If the magistrate is satisfied that the application prima facie discloses that the respondent is committing or has committed an act of domestic violence, or there is a likelihood of such violence, the magistrate may grant ex parte interim orders against the respondent based on the affidavit of the aggrieved person. 


These orders may include Protection orders, residence orders, monetary relief, custody orders, or compensatory orders as per the circumstances of the case. In case of a previous decree of compensation or damages passed by another court in favor of the aggrieved person, any amount paid shall be set off against the amount payable under this Act.


The application to the magistrate should conform as closely as possible to the prescribed formats under the Act and Rules. Upon receiving the application, the magistrate must schedule the first hearing date within 3 days and endeavor to dispose of every application within 60 days of the first hearing. 


Notice of the hearing date shall be given by the magistrate to the Protection Officer, who shall then serve it to the respondent. At any stage of the application, the magistrate may order counselling for the respondent or aggrieved person, either singly or jointly with any member of a service provider.


The magistrate may also enlist the assistance of a suitable person, preferably a woman, including someone engaged in the welfare of women, to assist the court in its functions. If circumstances warrant and if either party desires, the magistrate may conduct the proceedings in camera. In the case of Nasir Khan son of Shri Hazi Hasan Raja v. Smt Rizwana Sheikh, wife of Shri Nasir Khan, 2018 3 RLW (Raj) 1842, the Honorable Rajasthan High Court held that a victim of domestic violence cannot be compelled to invoke the jurisdiction of the Family Court to seek reliefs provided by the 2005 Act.



Notice

Section 13 of the Domestic Violence Act pertains to the service of notice regarding the date of hearing fixed under Section 12:


  • Notice to Protection Officer: The Magistrate is required to provide a notice of the hearing date set under Section 12 to the Protection Officer. It is the responsibility of the Protection Officer to ensure the service of this notice to the respondent and any other person as directed by the Magistrate. This service must be carried out through means prescribed by law within a maximum period of two days from the date of receipt of the notice, or within any further reasonable time as permitted by the Magistrate.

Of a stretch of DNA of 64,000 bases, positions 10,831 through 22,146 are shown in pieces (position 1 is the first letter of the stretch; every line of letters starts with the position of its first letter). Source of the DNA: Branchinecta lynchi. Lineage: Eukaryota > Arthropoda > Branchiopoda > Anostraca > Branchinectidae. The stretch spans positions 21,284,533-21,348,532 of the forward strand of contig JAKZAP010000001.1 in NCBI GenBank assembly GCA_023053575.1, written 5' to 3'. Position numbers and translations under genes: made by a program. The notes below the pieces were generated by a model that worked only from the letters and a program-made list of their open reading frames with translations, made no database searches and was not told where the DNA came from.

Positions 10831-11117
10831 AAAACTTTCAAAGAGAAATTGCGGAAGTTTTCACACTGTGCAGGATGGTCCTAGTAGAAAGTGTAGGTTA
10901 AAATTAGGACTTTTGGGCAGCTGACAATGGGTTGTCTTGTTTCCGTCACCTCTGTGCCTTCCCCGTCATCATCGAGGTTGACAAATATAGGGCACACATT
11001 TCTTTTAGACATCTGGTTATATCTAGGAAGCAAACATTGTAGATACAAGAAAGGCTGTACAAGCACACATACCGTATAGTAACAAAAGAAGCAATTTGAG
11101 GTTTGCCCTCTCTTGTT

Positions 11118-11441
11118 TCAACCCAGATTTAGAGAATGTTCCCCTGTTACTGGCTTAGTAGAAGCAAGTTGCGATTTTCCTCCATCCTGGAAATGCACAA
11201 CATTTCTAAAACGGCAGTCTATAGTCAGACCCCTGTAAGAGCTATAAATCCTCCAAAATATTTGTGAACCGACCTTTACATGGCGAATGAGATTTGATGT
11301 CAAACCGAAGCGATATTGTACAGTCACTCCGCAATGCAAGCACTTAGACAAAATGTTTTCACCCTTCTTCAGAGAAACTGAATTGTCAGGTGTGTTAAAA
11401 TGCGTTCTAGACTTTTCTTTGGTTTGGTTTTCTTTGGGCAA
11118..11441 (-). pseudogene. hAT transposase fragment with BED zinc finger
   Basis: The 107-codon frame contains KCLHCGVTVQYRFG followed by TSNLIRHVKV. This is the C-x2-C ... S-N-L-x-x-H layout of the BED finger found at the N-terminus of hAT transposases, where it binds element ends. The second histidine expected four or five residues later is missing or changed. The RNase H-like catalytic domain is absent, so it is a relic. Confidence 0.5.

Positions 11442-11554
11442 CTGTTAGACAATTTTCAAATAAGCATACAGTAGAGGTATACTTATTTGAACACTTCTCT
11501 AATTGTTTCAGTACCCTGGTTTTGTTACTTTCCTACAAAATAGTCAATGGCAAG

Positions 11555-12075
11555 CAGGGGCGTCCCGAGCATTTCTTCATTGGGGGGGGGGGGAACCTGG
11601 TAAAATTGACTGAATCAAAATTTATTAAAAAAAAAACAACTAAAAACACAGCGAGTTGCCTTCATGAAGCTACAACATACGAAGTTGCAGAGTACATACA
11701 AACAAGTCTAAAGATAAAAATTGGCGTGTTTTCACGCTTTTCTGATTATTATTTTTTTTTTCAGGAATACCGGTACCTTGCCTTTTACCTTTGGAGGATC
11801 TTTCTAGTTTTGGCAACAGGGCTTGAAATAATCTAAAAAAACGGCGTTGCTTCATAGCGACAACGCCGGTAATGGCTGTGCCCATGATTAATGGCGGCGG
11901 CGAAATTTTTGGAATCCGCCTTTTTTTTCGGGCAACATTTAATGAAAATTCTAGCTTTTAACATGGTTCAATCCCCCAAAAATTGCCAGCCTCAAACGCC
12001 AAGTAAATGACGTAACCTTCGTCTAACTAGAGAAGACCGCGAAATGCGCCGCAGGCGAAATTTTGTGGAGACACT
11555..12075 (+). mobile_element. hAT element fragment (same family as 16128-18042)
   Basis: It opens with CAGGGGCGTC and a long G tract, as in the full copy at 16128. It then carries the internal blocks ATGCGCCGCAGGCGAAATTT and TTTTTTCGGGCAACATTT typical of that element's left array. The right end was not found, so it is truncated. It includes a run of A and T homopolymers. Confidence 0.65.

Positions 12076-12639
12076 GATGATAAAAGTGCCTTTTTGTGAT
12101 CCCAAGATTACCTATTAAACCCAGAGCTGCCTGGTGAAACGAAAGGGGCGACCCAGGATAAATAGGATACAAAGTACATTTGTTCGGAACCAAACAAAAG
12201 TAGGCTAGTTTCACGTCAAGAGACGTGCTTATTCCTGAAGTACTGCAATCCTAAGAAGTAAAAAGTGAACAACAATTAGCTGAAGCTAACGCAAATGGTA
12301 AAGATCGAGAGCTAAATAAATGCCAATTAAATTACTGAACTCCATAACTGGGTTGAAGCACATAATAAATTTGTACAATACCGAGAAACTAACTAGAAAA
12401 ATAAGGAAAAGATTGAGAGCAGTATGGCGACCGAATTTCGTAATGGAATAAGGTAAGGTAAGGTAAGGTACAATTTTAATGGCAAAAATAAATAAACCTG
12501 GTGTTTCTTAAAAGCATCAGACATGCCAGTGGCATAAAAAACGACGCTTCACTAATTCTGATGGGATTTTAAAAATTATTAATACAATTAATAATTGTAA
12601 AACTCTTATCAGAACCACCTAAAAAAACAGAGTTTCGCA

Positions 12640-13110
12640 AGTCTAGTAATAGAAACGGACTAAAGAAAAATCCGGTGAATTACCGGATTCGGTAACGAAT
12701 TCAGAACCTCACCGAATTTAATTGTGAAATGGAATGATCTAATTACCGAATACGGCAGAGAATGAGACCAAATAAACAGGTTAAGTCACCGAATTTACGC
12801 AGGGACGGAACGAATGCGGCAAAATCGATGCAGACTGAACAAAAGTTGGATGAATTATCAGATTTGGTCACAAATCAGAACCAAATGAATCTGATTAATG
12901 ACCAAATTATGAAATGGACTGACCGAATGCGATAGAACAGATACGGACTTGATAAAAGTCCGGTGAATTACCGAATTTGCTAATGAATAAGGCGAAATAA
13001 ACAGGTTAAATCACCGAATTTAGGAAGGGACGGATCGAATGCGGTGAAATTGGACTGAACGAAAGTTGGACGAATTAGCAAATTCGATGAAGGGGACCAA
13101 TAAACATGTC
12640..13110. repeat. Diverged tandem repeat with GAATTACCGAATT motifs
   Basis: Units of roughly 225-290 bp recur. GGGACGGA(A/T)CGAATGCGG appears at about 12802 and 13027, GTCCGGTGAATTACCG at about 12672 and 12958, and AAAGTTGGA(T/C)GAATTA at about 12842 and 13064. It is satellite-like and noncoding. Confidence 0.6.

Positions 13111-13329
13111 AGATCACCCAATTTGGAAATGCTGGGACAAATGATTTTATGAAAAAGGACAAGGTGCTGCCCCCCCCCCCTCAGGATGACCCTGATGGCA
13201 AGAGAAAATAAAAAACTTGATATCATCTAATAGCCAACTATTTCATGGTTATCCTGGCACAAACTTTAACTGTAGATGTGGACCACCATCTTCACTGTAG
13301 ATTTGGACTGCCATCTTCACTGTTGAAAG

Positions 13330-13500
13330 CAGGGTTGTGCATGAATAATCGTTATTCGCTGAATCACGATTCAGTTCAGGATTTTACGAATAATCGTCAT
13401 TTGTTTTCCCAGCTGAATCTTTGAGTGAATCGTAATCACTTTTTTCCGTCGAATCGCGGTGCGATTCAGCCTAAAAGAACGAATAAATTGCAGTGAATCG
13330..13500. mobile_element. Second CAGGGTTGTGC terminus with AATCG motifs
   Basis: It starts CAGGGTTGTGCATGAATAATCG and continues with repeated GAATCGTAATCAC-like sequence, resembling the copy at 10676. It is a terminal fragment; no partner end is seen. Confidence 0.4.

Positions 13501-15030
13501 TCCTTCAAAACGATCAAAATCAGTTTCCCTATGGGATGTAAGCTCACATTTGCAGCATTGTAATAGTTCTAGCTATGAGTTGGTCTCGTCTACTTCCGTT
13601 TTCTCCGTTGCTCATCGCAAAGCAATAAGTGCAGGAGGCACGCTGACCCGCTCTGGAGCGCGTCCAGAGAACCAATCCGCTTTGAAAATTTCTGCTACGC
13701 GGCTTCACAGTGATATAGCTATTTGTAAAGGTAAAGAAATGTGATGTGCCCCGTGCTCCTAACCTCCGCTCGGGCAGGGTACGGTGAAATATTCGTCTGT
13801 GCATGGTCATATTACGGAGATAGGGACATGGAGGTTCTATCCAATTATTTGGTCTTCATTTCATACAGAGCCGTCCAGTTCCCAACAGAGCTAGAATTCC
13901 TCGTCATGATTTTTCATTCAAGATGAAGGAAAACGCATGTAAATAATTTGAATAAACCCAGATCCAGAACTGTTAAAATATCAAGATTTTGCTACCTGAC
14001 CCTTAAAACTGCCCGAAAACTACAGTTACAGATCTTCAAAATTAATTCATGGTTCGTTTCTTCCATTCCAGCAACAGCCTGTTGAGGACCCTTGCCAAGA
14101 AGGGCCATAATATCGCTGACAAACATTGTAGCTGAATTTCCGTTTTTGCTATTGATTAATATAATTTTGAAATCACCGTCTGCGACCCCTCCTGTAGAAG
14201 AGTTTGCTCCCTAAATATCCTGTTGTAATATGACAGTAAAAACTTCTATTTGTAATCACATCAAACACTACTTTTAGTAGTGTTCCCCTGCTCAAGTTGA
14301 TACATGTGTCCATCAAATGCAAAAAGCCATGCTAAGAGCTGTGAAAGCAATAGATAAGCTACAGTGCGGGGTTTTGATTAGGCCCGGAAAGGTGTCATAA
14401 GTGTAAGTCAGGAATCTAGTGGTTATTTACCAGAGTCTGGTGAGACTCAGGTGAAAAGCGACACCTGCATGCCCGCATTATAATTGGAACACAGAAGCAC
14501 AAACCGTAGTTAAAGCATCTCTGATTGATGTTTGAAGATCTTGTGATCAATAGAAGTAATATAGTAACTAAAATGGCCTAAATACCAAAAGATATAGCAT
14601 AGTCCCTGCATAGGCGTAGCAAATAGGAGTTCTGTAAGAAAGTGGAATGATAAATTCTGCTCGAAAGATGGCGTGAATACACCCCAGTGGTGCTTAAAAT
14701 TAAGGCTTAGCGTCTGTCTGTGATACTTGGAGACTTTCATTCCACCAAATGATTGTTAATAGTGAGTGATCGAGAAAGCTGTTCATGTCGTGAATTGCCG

• Proof of Service: The Protection Officer must furnish a declaration of service of notice in a prescribed format. This declaration serves as conclusive evidence that the notice was duly served on the respondent and any other person as directed by the Magistrate, unless proven otherwise.


This section ensures that all parties involved are duly informed about the date of the hearing, allowing them adequate time to prepare and participate in the legal proceedings related to domestic violence cases. It also establishes a formal mechanism for documenting and verifying the service of notices, ensuring transparency and accountability in the legal process.

 
 

Counseling

Section 14 of the Domestic Violence Act deals with counselling provisions:


  • Counselling Directive: The Magistrate, during any phase of the proceedings under this Act, has the authority to instruct either the respondent or the aggrieved person, or both jointly, to undergo counselling. This counselling is to be conducted by a member of a service provider who possesses the prescribed qualifications and experience in counselling.


  • Next Hearing Date: Upon issuing such a directive for counselling under subsection (1), the Magistrate is required to schedule the subsequent hearing date for the case. This next hearing date must be fixed within a timeframe not exceeding two months from the date of issuing the counselling directive.


This section emphasizes the significance of counseling as a viable approach for resolving disputes or tackling underlying issues in cases of domestic violence. By offering a pathway for counseling intervention, the Act endeavors to foster reconciliation, support emotional healing, and enhance the overall well-being of the individuals embroiled in such proceedings.